Watch Incredible NASA Video Of A Total Lunar Eclipse From Space

Some 64 million miles from the planet, NASA's Lucy probe got a deep space view of the recent total lunar eclipse.

From her vantage point, it didn't look much like a "blood moon," one of the many nicknames for the rare astronomical event.

In a brief two-second time-lapse video, Lucy captured the Earth, on the left, and the moon, on the right. 

The tiny moon can be seen as a bright pinpoint of light that vanishes out of sight as it passes into the planet's shadow.

Total lunar eclipses happen when the moon and sun line up on opposite sides of Earth, according to NASA, causing a reddish color reflecting off the moon's surface. according to New York Times reporting.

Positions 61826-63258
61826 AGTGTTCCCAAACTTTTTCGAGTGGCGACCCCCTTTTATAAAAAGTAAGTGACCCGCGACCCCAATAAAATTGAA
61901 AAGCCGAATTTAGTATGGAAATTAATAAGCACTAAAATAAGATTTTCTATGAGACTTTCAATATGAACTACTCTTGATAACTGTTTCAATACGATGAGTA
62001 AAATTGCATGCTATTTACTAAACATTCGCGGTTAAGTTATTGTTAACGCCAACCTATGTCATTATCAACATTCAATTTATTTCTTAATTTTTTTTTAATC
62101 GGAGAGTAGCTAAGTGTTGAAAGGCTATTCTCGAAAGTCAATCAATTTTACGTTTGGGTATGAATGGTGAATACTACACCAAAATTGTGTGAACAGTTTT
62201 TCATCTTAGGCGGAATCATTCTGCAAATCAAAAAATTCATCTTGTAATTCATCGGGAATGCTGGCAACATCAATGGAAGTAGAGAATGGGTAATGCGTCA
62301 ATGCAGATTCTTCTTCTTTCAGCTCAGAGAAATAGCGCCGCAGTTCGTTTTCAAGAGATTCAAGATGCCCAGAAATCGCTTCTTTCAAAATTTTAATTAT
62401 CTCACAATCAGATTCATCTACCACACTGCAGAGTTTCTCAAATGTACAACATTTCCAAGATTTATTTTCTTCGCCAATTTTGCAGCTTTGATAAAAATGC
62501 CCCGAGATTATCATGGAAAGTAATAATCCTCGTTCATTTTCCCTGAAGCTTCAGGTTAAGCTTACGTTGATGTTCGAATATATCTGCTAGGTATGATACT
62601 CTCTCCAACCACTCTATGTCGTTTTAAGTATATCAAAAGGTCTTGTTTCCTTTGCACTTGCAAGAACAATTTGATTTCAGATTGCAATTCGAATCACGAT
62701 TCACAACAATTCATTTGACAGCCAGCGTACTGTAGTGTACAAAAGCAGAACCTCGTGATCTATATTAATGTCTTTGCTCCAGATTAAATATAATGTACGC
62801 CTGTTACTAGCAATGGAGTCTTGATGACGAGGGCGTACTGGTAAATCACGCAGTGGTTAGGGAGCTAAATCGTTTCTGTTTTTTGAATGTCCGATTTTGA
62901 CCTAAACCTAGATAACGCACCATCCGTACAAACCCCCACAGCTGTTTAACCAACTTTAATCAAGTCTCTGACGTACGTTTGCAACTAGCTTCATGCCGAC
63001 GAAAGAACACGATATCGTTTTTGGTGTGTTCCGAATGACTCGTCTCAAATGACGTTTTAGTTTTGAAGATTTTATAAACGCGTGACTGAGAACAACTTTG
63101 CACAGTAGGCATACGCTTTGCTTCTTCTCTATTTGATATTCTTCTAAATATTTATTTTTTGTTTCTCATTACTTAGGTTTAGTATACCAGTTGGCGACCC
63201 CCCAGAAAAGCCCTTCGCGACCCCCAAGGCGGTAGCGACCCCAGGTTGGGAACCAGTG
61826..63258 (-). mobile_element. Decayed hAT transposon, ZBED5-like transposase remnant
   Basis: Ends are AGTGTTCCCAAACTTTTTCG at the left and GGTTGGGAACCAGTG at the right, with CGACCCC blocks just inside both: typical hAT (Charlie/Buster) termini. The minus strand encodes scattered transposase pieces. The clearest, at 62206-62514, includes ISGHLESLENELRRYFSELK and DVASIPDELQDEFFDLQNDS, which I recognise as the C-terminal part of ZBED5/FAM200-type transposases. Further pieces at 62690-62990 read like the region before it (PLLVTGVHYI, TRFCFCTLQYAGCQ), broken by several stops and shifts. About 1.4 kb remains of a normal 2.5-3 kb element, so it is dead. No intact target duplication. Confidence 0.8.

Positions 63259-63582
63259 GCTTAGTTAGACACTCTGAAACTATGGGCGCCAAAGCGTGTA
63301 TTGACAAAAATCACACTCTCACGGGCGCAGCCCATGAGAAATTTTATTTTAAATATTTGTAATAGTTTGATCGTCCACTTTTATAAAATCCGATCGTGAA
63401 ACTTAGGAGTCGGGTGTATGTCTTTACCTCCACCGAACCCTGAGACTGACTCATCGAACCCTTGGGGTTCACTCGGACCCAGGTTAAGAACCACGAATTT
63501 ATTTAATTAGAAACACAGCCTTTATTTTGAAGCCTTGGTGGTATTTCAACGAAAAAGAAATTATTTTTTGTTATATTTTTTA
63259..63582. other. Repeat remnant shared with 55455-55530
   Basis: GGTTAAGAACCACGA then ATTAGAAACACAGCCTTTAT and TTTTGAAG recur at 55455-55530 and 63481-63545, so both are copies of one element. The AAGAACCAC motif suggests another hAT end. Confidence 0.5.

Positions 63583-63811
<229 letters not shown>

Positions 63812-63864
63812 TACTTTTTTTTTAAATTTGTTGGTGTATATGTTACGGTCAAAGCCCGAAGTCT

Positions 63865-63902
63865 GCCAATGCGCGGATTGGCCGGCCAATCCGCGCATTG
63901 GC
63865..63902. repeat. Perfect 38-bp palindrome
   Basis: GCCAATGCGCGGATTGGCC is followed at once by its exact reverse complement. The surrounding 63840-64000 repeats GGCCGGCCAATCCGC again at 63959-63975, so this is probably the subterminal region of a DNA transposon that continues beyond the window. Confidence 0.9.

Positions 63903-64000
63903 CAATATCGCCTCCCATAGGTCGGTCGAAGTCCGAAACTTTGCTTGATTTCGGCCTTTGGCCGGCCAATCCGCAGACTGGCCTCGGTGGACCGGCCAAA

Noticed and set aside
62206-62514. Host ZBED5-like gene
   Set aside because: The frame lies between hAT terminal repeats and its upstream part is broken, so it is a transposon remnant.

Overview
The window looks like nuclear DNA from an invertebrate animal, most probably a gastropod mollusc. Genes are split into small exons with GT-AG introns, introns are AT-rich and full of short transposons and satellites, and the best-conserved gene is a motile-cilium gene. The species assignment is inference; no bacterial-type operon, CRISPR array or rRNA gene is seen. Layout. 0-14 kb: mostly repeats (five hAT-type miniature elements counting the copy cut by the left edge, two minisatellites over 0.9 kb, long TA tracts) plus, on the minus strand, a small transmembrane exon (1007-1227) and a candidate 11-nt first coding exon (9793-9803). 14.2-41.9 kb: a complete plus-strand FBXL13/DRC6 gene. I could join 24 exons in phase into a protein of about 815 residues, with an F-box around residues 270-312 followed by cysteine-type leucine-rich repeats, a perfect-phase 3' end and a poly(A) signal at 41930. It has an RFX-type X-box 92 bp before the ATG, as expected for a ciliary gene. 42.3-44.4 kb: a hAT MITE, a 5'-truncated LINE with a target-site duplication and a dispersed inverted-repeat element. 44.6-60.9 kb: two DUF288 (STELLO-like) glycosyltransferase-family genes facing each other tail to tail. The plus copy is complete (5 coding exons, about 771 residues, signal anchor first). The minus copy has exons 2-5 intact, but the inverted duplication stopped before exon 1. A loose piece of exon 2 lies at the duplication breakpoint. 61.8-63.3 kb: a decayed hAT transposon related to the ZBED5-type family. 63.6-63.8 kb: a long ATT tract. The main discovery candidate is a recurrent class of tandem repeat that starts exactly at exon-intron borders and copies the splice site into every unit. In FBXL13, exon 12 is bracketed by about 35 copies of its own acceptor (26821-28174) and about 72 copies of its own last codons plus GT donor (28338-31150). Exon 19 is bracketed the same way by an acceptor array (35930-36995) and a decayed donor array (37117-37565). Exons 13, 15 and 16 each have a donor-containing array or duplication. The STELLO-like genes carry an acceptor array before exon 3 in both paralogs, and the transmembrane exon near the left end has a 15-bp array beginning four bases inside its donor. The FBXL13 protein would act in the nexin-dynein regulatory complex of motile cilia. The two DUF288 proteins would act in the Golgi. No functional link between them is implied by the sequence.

The one that just occurred last weekend was the longest total lunar eclipse viewable from most of the United States in over 30 years,

The video covers a three-hour period, starting at 9:40 p.m. ET May 15, and ending at 12:30 a.m. ET May 16. The clip ends before the moon comes out of the darkness.

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